Wise-cracking Wiley Cantrell is loud and roaringly outrageous—and he needs to be to keep his deeply religious neighbors and family in the Deep South at bay. A failed writer on food stamps, Wiley works a minimum wage job and barely manages to keep himself and his deaf son, Noah, more than a stone’s throw away from Dumpster-diving. Noah was a meth baby and has the birth defects to prove it. He sees how lonely his father is and tries to help him find a boyfriend while Wiley struggles to help Noah have a relationship with his incarcerated mother, who believes the best way to feed a child is with a slingshot. No wonder Noah becomes Wiley’s biggest supporter when Boston nurse Jackson Ledbetter walks past Wiley’s cash register and sets his sugar tree on fire. Jackson falls like a wet mule wearing concrete boots for Wiley’s sense of humor. And while Wiley represents much of the best of the South, Jackson is hiding a secret that could threaten this new family in the making. When North meets South, the cultural misunderstandings are many, but so are the laughs, and the tears, but, as they say down in Dixie, it’s all good.
1) Hot in the city
IT WAS a hot Friday afternoon in Tupelo, Mississippi, and like other horny gay guys on the prowl at Ballard Park in the sweltering June heat, I was pretending not to be one while unsuspecting moms and dads played with their kids and the park’s wandering ducks chased after those foolish enough to have food on hand.
I sailed the Frisbee across freshly cut grass and Noah caught it like the trooper he is, sending it back to me with a practiced flick of his wrist, which is no small feat for a nine-year-old boy who began life as a meth baby with the birth defects to prove it.
He beamed with pleasure at the way I had to jump high to catch his throw. He wasn’t the only one checking me out. Shirtless, tanned, wearing loose shorts and sandals, I was not exactly shying away from attention. My dishwater-blond hair was tied back in a ponytail and sweat trickled down my back. Would have been easier to write DO ME on my chest in hot neon pink.
I angled the Frisbee on my next throw so that it would land close to a young, lonely-looking fella sitting under a sugar tree nearby and feigning disinterest.
Noah darted away after it. His hair was a wild, untamed mess of curls and blondness, his skin brown, his limbs sticking out of his tank and shorts like joss sticks.
The Frisbee landed close to the young man, who picked it up.
“Here you go, kid,” he called, throwing the Frisbee to Noah, then glancing at me and offering a hesitant smile.
Noah glanced at me too, smiling as if to say, What about this one, Daddy?
Just then a football came sailing from out of nowhere.
“Hey!” the guy said in warning when he saw the football heading straight at Noah. “Watch out, kid!”
Noah merely stood there, smiling at me mischievously.
Watch out! I signed frantically.
He turned just in time to get a face-full of the ball, which sent him sprawling.
I hurried over the grass.
“I tried to warn him,” the man said, crouching down and looking at Noah. “You all right, kid?”
You all right? I signed.
“Oh,” he groaned in his strange voice.
“He’s deaf,” I said to the guy, helping Noah to his feet. He was a little shell-shocked, but otherwise in good condition.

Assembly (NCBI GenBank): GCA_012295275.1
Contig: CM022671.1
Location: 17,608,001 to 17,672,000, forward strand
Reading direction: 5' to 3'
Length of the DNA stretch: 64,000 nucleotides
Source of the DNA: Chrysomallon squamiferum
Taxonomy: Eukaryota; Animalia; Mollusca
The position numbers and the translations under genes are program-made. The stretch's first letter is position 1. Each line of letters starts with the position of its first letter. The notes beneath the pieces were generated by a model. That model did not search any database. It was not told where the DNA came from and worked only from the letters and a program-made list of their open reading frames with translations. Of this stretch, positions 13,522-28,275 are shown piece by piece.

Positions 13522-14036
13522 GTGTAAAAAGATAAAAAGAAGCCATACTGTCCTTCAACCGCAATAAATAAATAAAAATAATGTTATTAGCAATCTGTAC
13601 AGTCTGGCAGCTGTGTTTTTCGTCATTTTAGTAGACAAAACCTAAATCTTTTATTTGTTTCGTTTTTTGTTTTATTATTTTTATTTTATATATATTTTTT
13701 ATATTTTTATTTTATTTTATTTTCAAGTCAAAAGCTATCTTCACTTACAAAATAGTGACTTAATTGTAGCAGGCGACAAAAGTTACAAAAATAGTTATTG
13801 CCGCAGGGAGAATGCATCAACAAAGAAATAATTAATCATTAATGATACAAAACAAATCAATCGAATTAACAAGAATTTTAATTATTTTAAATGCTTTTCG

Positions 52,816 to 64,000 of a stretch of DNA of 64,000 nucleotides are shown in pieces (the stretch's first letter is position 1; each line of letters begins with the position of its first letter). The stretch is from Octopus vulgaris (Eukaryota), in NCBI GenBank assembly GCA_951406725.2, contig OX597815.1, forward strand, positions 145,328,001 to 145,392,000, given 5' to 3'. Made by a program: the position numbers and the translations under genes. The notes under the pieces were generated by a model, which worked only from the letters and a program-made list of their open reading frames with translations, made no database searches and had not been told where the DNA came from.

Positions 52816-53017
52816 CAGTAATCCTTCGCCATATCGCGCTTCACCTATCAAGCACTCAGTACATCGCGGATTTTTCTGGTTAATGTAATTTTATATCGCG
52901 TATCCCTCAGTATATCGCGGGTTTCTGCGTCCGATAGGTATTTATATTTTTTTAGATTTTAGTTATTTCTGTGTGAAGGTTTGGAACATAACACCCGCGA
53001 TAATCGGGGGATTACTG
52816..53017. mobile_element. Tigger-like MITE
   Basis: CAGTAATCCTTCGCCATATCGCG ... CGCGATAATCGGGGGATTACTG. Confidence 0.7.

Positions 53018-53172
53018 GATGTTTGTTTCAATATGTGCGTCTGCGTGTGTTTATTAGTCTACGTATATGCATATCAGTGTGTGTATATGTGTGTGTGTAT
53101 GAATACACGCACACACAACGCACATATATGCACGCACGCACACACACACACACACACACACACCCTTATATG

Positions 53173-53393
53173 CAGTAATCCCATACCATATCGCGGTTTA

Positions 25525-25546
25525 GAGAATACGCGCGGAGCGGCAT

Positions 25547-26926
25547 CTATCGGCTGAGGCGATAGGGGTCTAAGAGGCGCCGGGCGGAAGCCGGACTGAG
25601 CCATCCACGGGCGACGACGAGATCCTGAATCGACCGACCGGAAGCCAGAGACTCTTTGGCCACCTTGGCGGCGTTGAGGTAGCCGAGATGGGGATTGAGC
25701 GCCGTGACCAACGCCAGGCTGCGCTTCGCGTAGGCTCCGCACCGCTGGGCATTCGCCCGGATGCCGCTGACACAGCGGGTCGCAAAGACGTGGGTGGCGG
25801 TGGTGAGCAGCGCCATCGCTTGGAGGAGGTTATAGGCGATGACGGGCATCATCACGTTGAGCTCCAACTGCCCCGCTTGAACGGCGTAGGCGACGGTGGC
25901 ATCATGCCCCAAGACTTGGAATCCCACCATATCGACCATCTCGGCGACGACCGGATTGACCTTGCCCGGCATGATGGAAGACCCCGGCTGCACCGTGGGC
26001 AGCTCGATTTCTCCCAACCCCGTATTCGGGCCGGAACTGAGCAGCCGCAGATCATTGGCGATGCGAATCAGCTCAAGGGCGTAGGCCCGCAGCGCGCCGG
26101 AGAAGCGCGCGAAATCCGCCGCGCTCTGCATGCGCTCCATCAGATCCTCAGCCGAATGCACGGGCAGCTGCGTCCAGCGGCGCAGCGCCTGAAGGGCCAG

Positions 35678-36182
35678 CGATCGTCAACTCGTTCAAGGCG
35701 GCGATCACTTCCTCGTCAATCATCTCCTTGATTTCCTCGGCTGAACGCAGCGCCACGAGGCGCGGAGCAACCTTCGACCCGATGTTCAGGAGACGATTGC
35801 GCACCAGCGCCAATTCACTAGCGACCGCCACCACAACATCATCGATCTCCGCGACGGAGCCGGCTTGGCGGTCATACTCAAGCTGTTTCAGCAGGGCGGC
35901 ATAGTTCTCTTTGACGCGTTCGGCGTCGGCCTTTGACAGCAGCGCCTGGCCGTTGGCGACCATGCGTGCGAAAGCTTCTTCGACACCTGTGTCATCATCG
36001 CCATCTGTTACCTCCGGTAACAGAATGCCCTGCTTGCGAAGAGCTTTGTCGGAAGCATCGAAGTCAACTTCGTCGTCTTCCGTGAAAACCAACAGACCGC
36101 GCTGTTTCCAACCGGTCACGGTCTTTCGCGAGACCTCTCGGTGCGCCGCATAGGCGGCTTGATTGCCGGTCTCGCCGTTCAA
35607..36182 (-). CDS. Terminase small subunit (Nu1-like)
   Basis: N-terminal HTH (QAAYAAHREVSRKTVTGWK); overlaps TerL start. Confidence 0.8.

Noah ignored our fussing, picked up the football, and went to meet two boys coming in our direction, the ball’s owners. He held out the ball, said, “Can play you?” in a voice that was loud and awkward and grammatically incorrect. The boys did not seem to know what to make of this, grabbed their ball, and rushed off as though Noah had cooties.
Noah turned to me, his face crestfallen.
Never mind them, I signed. Come say hello.
“This is my son Noah,” I said to the young man, who looked as horny as I felt, though considerably better dressed and groomed. “My name is Wiley.”
I held out my hand.
“I’m Braden,” he said. His handshake was firm and I’d swear to God a little bit of tingling electricity went up my arm, but I’m not big on swearing to God so I won’t.
“Hello,” Noah said, looking up at this handsome man. He offered a smile that brilliantly displayed his seriously messed-up dental situation, another one of the Almighty’s gifts to my only child.
“Is he your nephew?” Braden asked.
“He’s my son.”
“That’s… weird,” he said.
“A long story,” I offered.
“You have him on the weekends?”
“And the rest of the week, too. I’m a single dad.”
He gave Noah a strange look as if he couldn’t quite believe that I was a father, or didn’t want to believe it.
“You guys have fun,” he offered, having decided that gay guys with kids were not on his agenda. “I’ve got to get going.”
We watched him idle off. He grabbed his phone and played with it as he walked.
Noah glanced up at me, biting his lip.
He was nice, Noah offered.
We’ll find a boyfriend for you, don’t worry, he assured me.
Nothing I can say will ever come close to adequately describing the brilliant awesomeness that is this book.
Read the full review at
I’ve been trying to think of one word to summarize this book, and I think I’m going to go with brave.
Shaking The Sugar Tree is a delightfully moving contemporary that addresses some pretty serious topics with plenty of love, laughter, and honesty.
...you'll be thinking about it long after you've closed your copy.
This is a GREAT story.
Wilgus has an amazing ability to write life into his characters. I immediately felt a connection with most, if not all of them. I cared about them, and I thought about them long after I’d finished the book.
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